What are great social gaming experiences?

Thanks to Jim Kessler in his recent newsletter for explaining the type of games required for great social gaming experiences for what the location-based entertainment (LBE) industry is incorrectly calling "Competitive Socializing," which we have more appropriately named "Social Participatory Eatertainment" as this article will explain.

The title of Jim's newsletter is "Social Gaming Wins! Competitive Gaming Loses." You can immediately tell that Jim disagrees with ever using the name Competitive Socializing to describe venues that offer social gaming.

Jim says, "High skill level variance is the number one reason competitive gaming is a loser in an out-of-home social entertainment venue.

"In fact, most Competitive Gaming experiences are the polar opposite of Social Gaming.

"Great Social Gaming experiences are ones where almost everyone can play, almost everyone can have fun play, and almost everyone can eat and drink while playing. Most importantly, our guests can do it all while socializing with their friends, families, coworkers, groups, or fellow guests!"

Jim feels strongly about the success of social gaming venues. He says, "Social Gaming is the 800-pound Gorilla. Most importantly, it's the key to our out-of-home entertainment industry's long-term success."

We have a lot of respect for Jim's thoughts on the industry. He is a very successful owner/operator of two successful location-based entertainment venues and has been a pioneer in introducing concepts to the industry. He's not afraid to experiment with ideas at his venues to learn what really works.

So exactly why don't competitive games work for social venues? Jim explains that high skill level variance is bad. The higher the skill level variance, the less likely a casual player will even try the game. Low skill level games are easy and quick to learn how to play. You can play against another player who already knows how to play with a little practice. You might not win, but you don't feel like they are dramatically better, and you feel like you have a chance to win, especially with just a few more times.

Jim explained that novices face a pretty painful learning curve with high skill level variance games. They will likely get beaten badly by even lower-level players who already know how to play. The bottom line is that high skill level variance gaming experiences can make inexperienced players feel incompetent or even embarrassed due to their lack of ability to play the games.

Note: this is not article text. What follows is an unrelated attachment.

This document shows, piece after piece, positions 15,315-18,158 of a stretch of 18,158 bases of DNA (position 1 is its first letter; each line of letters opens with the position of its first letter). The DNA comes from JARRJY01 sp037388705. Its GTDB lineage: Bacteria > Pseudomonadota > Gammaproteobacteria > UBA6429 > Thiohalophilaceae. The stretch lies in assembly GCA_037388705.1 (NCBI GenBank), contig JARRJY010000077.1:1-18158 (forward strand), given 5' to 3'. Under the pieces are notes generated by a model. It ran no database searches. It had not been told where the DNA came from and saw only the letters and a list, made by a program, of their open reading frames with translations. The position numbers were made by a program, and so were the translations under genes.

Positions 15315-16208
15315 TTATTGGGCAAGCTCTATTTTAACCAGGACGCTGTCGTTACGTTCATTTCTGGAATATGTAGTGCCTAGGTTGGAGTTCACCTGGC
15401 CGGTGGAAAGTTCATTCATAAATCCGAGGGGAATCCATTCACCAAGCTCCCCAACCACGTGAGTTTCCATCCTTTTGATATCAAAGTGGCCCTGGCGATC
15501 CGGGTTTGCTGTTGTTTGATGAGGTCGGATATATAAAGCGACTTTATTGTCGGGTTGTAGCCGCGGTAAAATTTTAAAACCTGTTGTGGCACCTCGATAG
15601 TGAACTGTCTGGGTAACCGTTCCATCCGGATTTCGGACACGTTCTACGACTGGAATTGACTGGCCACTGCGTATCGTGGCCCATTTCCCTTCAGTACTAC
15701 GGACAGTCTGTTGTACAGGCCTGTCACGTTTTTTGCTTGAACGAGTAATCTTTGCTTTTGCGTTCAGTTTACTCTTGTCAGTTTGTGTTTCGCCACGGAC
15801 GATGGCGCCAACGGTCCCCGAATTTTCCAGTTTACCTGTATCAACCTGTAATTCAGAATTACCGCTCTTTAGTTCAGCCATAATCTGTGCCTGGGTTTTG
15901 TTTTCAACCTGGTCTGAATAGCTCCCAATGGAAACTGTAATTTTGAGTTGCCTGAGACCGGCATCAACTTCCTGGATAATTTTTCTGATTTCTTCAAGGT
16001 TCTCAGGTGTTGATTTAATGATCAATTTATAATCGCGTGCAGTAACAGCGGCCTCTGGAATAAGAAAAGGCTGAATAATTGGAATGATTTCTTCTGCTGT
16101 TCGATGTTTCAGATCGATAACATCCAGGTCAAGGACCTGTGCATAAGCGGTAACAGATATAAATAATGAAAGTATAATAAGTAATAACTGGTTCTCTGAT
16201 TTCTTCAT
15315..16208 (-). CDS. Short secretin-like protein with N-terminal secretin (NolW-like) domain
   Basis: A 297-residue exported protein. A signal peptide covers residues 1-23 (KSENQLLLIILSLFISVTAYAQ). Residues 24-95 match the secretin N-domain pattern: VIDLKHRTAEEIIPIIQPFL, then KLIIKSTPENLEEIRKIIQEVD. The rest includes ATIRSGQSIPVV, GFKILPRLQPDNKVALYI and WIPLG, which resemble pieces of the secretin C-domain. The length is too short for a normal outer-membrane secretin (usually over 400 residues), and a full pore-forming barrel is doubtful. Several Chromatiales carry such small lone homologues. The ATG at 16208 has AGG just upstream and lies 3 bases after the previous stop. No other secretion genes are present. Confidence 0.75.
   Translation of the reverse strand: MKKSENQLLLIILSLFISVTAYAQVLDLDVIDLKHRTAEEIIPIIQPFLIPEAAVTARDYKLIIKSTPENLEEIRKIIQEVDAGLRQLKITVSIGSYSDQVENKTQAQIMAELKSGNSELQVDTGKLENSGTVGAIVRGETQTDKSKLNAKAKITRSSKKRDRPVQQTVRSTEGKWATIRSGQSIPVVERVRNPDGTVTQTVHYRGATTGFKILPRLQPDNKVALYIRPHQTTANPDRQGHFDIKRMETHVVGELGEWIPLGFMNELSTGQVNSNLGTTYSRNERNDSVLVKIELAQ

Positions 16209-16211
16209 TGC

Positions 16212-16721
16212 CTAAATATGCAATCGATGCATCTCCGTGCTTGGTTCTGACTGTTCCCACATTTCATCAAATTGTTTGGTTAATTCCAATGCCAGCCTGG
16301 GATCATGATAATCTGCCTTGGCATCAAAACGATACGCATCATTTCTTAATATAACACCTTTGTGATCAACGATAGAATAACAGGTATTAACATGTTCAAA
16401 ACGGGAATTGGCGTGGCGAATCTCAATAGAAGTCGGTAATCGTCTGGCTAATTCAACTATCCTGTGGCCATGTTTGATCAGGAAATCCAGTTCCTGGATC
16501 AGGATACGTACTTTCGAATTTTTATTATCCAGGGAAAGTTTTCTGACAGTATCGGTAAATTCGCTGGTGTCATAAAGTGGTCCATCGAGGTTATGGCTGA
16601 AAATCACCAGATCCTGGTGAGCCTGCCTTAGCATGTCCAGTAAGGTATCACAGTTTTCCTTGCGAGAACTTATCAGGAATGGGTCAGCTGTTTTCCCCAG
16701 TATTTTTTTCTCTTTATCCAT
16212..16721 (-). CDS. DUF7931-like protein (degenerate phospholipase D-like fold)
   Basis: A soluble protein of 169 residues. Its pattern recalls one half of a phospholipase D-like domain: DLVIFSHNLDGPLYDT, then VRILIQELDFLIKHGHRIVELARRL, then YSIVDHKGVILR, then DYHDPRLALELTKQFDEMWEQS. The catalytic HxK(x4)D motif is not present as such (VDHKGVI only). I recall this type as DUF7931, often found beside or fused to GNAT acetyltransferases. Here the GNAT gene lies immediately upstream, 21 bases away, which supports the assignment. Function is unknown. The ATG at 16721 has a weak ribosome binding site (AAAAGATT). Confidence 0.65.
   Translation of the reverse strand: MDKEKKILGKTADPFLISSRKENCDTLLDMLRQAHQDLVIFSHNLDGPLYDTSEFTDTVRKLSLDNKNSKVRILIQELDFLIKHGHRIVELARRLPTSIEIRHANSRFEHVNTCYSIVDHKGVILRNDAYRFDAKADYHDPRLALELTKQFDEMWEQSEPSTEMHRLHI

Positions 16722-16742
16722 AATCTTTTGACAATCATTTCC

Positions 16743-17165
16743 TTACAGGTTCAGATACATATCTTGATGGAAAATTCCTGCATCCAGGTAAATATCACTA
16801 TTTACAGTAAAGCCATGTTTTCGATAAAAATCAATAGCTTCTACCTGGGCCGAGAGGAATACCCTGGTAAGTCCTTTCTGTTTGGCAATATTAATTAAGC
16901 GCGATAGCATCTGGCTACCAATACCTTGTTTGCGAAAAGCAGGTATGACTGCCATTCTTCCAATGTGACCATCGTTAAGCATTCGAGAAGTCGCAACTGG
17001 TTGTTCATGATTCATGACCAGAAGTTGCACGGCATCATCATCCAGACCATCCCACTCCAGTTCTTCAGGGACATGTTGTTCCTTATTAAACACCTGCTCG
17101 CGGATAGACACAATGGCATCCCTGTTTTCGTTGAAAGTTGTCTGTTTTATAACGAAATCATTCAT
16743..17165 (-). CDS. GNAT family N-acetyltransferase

Jim points out, "If our guests leave our venues feeling incompetent or embarrassed, they will never come back. Even worse, they will tell all their friends, family, and coworkers about their negative experiences.

"The vast majority of our guests don't want to waste their precious out-of-home time and money figuring out how to play a complex game. Their primary goal is to just have fun with their friends, families, coworkers, or groups ."

Jim believes that competitive gaming experiences like eSports or other games with a high skill level variance are doomed to fail and not work long-term in an out-of-home entertainment venue.

Jim isn't lacking in an opinion about VR gaming, "VR gaming has the same complexity issues that most video games have, including the additional complexity of using custom controllers and the necessity of wearing a VR headset. Unfortunately, these headsets hide a player's face from being visible to their friends, family, and coworkers. Just as bad, the players can't see or hear their friends, family, etc., who are watching. When it comes to out-of-home entertainment, VR is literally the polar opposite of what we should be adding to our out-of-home Social Gaming venues." [Also players can't eat or drink while playing]

He also doesn't see pickleball fitting the formula either. "Just one example of skill level variance in pickleball is the ability for skilled players to put a topspin or backspin on the ball, which can cause a novice player to totally miss the ball (i.e., missed ball = embarrassment = negative effect on repeat play = lower future revenue).

"In addition, pickleball takes up a lot of space and can only accommodate two to four players, plus the players can't eat or drink while playing. Even worse, players break a sweat while playing. Sweating and socializing are NOT a winning combination.

"These pickleball issues are not going to lead to an enjoyable out-of-home Social Gaming experience for the vast majority of adults. I'm not saying pickleball is going away, but it's certainly not the best type of gaming experience for an out-of-home social venue."

"The problem with providing gaming experiences for competitive people is that they make up a small percentage of the total population."

Jim introduced a new Social Gaming experience at Bowl Expo from his Lasertron equipment company, Krazy Darts. If you're looking for social gaming experiences, it is worth checking out. Notice that it is designed so players can eat and drink while playing.

In conclusion, we hope the industry will stop using the name Competitive Socializing. As Jim so ably pointed out in his newsletter, competitive gaming is a loser for out-of-home entertainment venues [except for some niche concepts].

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